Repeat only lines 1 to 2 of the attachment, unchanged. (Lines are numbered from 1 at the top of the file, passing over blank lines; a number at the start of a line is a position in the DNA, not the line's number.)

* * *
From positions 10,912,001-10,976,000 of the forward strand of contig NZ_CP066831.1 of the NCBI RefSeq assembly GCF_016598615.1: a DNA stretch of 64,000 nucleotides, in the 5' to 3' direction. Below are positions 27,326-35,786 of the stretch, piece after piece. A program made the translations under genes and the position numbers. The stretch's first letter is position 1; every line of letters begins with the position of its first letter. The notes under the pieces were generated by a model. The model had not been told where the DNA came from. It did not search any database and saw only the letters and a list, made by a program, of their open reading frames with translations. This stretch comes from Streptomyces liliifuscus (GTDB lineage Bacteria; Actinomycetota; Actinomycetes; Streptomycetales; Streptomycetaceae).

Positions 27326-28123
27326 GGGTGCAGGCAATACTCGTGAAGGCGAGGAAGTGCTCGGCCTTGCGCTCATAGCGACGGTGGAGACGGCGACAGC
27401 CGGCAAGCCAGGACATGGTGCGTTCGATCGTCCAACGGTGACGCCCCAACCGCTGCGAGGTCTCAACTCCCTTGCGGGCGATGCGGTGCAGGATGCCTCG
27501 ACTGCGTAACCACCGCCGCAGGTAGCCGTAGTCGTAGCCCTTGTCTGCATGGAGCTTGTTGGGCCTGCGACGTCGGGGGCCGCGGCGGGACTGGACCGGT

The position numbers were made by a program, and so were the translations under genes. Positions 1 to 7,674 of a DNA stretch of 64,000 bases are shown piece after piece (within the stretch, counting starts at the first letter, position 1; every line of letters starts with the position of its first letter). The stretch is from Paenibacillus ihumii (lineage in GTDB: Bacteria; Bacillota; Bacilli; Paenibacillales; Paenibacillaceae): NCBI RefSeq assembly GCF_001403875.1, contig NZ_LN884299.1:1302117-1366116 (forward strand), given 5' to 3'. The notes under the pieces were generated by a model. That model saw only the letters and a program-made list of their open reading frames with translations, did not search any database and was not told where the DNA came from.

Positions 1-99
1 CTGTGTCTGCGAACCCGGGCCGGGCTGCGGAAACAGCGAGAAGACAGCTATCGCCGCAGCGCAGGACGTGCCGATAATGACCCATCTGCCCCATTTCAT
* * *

From positions 10,912,001-10,976,000 of the forward strand of contig NZ_CP066831.1 of the NCBI RefSeq assembly GCF_016598615.1: a DNA stretch of 64,000 nucleotides, in the 5' to 3' direction. Below are positions 27,326-35,786 of the stretch, piece after piece. A program made the translations under genes and the position numbers. The stretch's first letter is position 1; every line of letters begins with the position of its first letter. The notes under the pieces were generated by a model. The model had not been told where the DNA came from. It did not search any database and saw only the letters and a list, made by a program, of their open reading frames with translations. This stretch comes from Streptomyces liliifuscus (GTDB lineage Bacteria; Actinomycetota; Actinomycetes; Streptomycetales; Streptomycetaceae).

Positions 27326-28123